India’s GDP Growth Slumps To Over 6-yr Low of 5% in Apr-June

India’s GDP Growth Slumps To Over 6-yr Low of 5% in Apr-June :- On Friday, the National Statistical Office (NSO) released the gross domestic product numbers for April-June quarter, according to which India’s GDP growth slipped to a 6-year low of 5 percent as compared to 5.8 percent in the previous quarter, caused by slump in manufacturing output, weak consumer demand and deceleration in private investment.

India’s GDP Growth Slumps To Over 6-yr Low of 5% in Apr-June

Meanwhile, China, which is a much larger economy than India, had recorded a GDP growth of 6.2 percent during the April-June period, slightly lower than the 6.4 percent record in the previous quarter. This is the second straight quarter when the quarterly GDP growth was lower than 6 percent. The subsequent decline in GDP growth has led India to further behind its neighbour in terms of economic growth.

However, India has already lost its title of the world’s fastest-growing economy to China in the previous quarter when its economic growth slowed to 5.8 percent compared to Beijing’s growth of 6.4 percent.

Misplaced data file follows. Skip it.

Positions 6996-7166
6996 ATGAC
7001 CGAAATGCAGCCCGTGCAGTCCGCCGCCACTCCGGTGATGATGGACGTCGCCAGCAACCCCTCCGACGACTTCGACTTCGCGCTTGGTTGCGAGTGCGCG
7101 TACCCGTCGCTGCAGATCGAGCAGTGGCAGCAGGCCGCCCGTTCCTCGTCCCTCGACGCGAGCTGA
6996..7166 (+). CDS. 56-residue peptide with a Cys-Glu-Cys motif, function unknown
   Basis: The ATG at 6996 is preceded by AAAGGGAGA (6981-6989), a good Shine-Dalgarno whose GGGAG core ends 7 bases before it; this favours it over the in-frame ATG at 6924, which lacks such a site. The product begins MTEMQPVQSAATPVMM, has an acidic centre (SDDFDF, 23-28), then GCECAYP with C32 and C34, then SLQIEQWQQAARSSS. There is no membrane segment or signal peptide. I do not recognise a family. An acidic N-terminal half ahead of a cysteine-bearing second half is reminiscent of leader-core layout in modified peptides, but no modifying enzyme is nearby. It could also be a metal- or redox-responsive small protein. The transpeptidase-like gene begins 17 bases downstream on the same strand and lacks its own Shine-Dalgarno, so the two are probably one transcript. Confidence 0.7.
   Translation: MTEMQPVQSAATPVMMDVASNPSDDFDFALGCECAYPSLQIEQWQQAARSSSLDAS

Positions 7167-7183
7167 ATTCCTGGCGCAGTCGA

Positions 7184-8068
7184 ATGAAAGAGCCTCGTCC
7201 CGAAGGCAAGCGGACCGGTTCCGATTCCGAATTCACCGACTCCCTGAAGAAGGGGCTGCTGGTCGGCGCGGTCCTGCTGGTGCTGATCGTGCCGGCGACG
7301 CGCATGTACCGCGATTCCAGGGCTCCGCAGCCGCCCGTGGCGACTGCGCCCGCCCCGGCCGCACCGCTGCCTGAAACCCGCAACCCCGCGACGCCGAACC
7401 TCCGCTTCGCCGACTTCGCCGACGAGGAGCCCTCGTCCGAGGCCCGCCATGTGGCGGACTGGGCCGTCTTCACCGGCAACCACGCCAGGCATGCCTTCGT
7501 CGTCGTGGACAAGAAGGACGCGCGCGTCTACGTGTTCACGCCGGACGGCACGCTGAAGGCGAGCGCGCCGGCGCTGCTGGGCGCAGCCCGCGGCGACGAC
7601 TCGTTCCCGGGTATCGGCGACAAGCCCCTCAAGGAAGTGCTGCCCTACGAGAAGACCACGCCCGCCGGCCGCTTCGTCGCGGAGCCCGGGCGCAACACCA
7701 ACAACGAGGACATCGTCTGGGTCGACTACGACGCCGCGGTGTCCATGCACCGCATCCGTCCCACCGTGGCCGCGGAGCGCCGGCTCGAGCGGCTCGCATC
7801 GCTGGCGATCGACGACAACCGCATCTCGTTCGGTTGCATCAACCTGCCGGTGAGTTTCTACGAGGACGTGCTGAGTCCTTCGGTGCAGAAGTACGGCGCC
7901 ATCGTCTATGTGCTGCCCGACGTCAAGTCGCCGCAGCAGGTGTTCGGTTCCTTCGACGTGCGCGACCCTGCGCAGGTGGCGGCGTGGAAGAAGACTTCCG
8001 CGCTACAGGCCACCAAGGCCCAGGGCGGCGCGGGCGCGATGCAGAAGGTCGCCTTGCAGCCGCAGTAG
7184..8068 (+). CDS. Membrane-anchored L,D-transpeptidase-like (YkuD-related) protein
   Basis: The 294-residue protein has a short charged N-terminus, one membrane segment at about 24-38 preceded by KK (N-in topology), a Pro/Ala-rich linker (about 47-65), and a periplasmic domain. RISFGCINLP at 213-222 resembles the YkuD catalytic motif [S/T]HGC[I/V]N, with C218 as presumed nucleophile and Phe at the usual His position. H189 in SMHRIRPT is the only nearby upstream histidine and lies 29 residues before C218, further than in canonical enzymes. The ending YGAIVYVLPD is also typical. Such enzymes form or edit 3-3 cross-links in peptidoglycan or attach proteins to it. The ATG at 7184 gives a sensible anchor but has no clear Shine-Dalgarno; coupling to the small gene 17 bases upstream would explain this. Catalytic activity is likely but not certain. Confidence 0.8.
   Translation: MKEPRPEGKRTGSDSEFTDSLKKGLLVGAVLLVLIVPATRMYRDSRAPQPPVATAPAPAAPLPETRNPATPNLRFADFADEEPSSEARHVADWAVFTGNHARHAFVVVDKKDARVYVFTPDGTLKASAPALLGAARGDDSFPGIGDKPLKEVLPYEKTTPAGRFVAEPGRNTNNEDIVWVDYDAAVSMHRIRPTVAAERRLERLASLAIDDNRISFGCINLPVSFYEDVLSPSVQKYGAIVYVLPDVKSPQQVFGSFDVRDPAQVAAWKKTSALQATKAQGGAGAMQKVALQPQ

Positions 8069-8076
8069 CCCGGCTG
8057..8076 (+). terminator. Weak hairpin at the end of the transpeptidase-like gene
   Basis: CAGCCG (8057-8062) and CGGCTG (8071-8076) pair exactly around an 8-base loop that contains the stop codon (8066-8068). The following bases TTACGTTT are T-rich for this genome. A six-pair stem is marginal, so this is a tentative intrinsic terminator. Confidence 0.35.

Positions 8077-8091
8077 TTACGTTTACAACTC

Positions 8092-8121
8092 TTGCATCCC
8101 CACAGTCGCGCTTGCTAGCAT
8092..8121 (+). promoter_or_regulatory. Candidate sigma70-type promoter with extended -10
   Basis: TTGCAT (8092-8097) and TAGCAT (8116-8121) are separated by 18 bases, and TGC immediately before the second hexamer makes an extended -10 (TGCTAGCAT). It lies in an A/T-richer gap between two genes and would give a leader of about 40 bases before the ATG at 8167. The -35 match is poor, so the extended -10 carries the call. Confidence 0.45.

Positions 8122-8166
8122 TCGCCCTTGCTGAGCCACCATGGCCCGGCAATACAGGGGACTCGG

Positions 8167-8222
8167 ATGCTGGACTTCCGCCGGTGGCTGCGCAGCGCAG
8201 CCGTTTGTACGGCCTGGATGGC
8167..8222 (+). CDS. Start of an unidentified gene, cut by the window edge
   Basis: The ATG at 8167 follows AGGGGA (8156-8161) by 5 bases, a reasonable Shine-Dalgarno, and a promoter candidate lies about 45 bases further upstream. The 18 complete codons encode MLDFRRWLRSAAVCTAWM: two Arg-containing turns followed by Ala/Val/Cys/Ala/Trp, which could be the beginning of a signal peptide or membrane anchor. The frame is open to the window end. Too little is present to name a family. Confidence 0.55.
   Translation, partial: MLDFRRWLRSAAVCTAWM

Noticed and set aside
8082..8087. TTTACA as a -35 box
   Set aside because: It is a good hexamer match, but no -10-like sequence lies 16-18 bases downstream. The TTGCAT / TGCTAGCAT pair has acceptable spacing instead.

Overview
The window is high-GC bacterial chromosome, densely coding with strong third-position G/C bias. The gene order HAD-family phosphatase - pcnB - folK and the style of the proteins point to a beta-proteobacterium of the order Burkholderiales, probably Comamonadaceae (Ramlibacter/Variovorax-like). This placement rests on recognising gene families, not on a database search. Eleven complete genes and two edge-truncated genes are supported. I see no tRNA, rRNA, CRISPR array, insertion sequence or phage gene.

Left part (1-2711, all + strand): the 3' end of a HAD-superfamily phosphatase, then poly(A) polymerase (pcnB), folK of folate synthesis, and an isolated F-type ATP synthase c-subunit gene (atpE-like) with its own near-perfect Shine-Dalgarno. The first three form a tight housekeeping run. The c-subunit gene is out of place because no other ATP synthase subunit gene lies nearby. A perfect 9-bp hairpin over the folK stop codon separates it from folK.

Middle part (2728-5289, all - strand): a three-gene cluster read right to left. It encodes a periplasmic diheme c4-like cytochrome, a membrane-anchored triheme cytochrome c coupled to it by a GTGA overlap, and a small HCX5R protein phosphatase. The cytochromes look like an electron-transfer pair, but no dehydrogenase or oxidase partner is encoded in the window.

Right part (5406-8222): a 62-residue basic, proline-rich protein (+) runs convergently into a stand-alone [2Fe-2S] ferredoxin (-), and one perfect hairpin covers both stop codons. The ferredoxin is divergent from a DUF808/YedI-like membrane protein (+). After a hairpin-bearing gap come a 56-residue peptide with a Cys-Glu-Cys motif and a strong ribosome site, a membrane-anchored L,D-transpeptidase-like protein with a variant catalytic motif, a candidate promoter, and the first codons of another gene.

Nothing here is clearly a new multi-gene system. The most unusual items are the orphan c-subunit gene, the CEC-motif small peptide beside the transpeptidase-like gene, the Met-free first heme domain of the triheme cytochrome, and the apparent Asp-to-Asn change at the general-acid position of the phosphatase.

As per the World Bank’s latest GDP rankings, China and India are 2nd and 5th largest economies of the world, respectively, as of 2019. Among Asian countries, these two emerging economies together contribute more than half of Asia’s GDP.

The current economic slowdown is likely to spoil India’s hopes of becoming a $5 trillion economy in GDP terms by 2024.

The downfall has opened the doors for more interest rate cuts by the RBI in the coming days. The Reserve Bank of India has recently projected India’s GDP growth for 2019-20 at 6.9 percent.

The RBI annual report released on Thursday said that it was difficult to diagnose the reason or nature of India’s slowdown. As per the report, “The diagnosis is difficult, these conditions are hard to disentangle cleanly, at least in the formative state.”

Prior to the announcement of GDP numbers, Finance Minister Nirmala Sitharaman on Friday announced its second of the three-part stimulus, merging 10 public sector banks into four with a view to boost credit to help revive the economy.